If you think any link between Labour’s landslide victory in the polls and design’s potential to be a national force is tenuous then just consider for a moment the way the socialist victory was won.
For a start, Tony Blair has displayed strong leadership consistently throughout the campaign, and the conviction and commitment that came through in his Sedgefield speech is something we’re not used to hearing from politicians. If design could muster such a person – or team – to steer its course and push its cause, it might not find itself so easily discounted as an industry.
Then there’s the fact that Labour set out with as clear a vision as you can expect in a General Election. One of its main strengths was its ability to detach itself from the excesses of the past and start again with a fairly clean sheet. If designers could do this, if they could change external perception of the industry and boost their own creativity by looking at each job afresh, then they really would have something to offer clients. All it takes is the will to do it.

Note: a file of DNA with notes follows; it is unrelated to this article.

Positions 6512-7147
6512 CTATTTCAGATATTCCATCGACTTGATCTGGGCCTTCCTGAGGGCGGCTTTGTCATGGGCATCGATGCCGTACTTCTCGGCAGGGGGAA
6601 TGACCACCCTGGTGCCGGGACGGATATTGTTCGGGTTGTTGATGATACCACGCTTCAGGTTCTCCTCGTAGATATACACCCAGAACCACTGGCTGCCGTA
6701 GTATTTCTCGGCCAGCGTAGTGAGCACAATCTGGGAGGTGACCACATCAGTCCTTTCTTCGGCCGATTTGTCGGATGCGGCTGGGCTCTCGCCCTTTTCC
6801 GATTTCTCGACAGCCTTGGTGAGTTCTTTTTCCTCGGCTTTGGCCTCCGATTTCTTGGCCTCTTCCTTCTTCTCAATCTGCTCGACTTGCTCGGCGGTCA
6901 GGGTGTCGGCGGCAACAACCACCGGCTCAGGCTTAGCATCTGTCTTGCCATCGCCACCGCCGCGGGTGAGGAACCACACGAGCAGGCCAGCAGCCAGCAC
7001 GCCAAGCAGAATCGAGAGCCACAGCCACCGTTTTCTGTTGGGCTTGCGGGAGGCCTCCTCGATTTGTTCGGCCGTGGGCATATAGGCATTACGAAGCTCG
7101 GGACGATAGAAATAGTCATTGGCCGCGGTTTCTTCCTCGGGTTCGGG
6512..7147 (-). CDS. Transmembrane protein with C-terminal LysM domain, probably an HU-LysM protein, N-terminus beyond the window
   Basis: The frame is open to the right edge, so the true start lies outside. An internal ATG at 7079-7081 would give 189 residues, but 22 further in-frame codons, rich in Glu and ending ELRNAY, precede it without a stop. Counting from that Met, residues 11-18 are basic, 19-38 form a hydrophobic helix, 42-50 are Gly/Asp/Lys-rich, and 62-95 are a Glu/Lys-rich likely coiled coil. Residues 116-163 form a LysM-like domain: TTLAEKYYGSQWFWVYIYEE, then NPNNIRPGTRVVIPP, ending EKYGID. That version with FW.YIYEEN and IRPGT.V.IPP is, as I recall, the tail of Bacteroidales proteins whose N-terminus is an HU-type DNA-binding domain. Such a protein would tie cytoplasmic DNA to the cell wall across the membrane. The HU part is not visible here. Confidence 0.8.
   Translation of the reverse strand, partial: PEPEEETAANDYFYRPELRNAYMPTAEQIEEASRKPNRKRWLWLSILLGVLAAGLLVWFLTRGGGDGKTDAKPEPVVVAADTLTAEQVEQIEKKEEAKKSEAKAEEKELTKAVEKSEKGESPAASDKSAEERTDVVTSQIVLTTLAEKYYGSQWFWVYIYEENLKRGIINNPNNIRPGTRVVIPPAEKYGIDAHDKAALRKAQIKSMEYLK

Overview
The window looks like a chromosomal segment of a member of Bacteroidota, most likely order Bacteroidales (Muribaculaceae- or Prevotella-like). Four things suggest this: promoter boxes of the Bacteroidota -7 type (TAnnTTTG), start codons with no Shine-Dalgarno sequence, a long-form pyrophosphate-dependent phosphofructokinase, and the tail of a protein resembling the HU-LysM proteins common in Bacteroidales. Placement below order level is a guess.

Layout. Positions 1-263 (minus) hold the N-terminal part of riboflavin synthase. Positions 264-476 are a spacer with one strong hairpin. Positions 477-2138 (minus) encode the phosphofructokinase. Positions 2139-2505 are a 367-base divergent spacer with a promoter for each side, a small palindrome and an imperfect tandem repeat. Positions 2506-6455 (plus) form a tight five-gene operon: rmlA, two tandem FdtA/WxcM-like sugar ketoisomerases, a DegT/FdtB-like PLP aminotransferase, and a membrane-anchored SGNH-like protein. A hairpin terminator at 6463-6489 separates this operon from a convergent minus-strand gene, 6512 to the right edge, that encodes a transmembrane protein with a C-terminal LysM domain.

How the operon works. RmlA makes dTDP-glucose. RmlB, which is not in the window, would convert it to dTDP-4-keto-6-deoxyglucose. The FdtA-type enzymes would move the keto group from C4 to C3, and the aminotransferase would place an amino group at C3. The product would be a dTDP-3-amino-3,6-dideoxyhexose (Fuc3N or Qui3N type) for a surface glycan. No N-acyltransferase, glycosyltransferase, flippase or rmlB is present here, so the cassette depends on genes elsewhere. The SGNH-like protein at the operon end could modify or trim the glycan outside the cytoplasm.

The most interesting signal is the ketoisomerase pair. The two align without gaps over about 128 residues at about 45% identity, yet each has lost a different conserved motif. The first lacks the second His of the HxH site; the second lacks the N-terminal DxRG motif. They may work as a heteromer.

But you can’t discount as a key factor the groundswell of feeling among the populace for change. Without it, Labour – and the Liberal Democrats – might not have enjoyed such a massive swing in support across the country.
That desire for change isn’t just limited to politics. The design industry patently needs it: witness the review of representation in the design sector announced last week (DW 2 May) and the number of realignments going on within consultancies of all disciplines. But surely so do clients and consumers of design. Too many designers are churning out more of the same or trying too hard to please, rather than presenting their public with first-rate alternatives in thinking and visual approach.
Labour has its work cut out to sustain its night of triumph with policies that make the desired difference. But it has at least won the chance to prove it can. Design should scrutinise the party’s success for tips to help it to show the country what it’s worth.